Disaster Exercise Management, Part 1: Performance Measurement

Studying the results of your emergency exercise is the key to obtaining the most from your training exercises


Timeliness -- Perhaps the most frequently cited and arguably most important exercise performance measurement category is timeliness. Timeliness measures that might come to mind first are those relating to the management of the exercise, i.e., the times that key events, tasks and decisions start and end.

However, the scope of timeliness measurements spans far outside the box of scheduling and project timelines. In particular, of greater importance to evaluating preparedness are measures of how much time was taken for specific "mission critical" tasks and decisions. For example,

  • From the time of first biohazard detection, how quickly did the security team seal off the building's ventilation system?
  • How many minutes into the disaster did the CEO decide to send people home versus shelter them?
  • For how long were the denial of service attacks allowed to persist before the internal network was restricted from outside connections?
  • At what point in the disaster exercise did the CIO become fully apprised of the situation?

Operational measures like these and others are needed to rate how well prepared the exercise team is to perform in a live disaster. Merely completing an exercise that ran according to schedule is not enough. Having precise measures of time intervals for mission critical tasks and decisions is essential to knowing whether or not the disaster response capabilities of the organization are ready to avoid business operations meltdown, property loss, impairment of critical infrastructure and casualties.

Effectiveness -- While speed of execution and punctuality are often key measures, how well mission-critical tasks and decisions are carried out may be of equal or greater importance. Such measures of effectiveness can address procedural compliance (e.g., Were evacuation procedures followed properly?) as well as the results of activities performed or decisions made during the course of the exercise (e.g., How many gallons of oil spilled over the containment barrier?, How many patients were diagnosed and inoculated in the first four hours?).

Human performance is not the only consideration, however. Other assets such as equipment, information systems, and protocols may also be appropriately placed under the effectiveness lens. For instance,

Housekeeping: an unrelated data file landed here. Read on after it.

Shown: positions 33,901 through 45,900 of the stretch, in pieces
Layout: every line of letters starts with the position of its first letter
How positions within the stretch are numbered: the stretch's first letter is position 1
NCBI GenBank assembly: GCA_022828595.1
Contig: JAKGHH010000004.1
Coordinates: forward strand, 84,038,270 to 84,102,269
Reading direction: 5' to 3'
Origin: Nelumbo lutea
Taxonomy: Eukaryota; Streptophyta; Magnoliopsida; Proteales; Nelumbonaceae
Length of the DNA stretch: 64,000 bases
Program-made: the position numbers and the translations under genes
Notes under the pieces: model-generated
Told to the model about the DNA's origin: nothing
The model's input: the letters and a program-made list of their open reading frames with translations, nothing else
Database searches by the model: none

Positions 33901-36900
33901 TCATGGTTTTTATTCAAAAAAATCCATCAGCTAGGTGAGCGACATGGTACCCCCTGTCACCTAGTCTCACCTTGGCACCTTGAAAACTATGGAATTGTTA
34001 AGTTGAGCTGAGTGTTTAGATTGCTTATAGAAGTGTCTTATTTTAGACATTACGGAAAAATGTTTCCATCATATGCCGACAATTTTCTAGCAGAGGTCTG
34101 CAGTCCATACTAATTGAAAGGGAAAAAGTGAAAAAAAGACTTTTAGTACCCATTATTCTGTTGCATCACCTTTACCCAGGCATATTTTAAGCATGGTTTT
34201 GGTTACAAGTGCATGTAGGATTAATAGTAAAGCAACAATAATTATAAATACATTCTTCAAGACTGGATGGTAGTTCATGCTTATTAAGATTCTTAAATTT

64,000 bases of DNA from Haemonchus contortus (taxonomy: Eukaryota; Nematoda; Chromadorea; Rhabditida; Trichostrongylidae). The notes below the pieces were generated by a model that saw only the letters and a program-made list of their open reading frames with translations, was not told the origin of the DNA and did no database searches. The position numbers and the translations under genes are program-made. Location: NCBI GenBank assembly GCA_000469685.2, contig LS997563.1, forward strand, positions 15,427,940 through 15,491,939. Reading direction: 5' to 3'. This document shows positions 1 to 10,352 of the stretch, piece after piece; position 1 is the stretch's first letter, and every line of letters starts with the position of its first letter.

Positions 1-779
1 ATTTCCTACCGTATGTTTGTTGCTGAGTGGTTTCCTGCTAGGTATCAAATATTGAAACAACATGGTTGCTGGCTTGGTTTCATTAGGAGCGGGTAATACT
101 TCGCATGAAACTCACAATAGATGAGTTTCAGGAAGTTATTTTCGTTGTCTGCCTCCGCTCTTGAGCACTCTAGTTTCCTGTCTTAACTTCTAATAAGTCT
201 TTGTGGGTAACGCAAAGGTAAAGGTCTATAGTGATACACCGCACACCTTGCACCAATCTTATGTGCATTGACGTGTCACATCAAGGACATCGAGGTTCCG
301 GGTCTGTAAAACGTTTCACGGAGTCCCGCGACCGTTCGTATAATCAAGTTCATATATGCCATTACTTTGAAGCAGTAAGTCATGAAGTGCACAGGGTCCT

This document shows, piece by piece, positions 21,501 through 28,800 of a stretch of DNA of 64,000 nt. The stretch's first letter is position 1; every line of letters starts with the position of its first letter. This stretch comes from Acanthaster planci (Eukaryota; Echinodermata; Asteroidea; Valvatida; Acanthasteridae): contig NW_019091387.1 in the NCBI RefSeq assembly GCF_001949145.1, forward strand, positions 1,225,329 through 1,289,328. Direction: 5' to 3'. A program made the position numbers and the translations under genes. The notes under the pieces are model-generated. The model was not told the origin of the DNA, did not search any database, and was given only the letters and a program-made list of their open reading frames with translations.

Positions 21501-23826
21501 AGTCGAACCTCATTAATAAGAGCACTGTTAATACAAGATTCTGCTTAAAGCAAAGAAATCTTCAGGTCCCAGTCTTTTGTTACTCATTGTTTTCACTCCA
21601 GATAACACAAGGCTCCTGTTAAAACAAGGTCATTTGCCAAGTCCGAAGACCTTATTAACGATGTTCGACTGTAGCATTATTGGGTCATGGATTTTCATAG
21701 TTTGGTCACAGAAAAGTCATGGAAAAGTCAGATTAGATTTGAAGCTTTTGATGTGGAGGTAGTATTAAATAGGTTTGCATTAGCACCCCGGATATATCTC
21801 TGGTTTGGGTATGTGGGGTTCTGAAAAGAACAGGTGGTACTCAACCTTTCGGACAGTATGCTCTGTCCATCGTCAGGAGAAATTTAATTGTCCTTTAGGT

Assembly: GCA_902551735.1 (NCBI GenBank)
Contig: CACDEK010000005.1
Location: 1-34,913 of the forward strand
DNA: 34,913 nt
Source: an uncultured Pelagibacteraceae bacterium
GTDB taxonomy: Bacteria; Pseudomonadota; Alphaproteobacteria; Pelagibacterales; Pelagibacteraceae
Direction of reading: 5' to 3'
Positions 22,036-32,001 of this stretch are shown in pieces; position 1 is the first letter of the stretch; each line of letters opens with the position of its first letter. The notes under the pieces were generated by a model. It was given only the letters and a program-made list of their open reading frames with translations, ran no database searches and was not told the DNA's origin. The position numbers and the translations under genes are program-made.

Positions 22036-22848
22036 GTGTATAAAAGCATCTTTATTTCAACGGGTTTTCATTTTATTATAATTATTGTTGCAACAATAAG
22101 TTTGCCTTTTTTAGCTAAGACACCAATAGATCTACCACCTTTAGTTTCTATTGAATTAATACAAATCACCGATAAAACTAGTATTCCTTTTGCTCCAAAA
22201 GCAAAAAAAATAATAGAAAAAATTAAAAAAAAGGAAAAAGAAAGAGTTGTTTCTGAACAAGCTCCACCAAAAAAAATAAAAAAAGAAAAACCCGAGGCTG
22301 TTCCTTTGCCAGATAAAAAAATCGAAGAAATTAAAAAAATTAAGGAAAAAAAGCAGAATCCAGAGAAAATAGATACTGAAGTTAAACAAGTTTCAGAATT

• What percentage of the breathing apparatus failed during the exercise?
  • For how many members of the forward command team were protective suits made available before the team first entered the hot zone?
  • Of the 17 critical steps, how many were successfully carried out by participant #21?
  • Were the protocols sufficiently clear to be executed without hesitation or confusion?

Efficiency -- Efficiency measures direct our attention to how much was accomplished in relation to the number of resources utilized. Historically, efficiency has not been a top concern with respect to preparedness. However, in these times of shrinking budgets and an expanding set of threats, doing more with less has become an imperative. Measuring efficiency in exercises is a key first step in learning how to better utilize precious resources. Examples of efficiency measures are:

  • What number of security personnel were dispatched to the point of perimeter breach?
  • How many analyst work-hours were required to arrive at a correct interpretation of the intelligence?
  • On average, how many victims passed through each of the four decontamination stations per hour?

When critiquing exercise performance it is not uncommon to find a strong interdependency between measures of timeliness, effectiveness and efficiency. For example, a decontamination station will not likely be deemed timely or efficient if its people and equipment are highly prone to making errors. Having side-by-side measures of timeliness, efficiency and effectiveness sheds far more light on the root cause of any deficiencies than if only one or two measurements are used. In the decontamination station example, a prudent first step would be to lower the error rate through training and/or use of more accurate equipment. Simply adding more decontamination station resources could be a far more costly solution.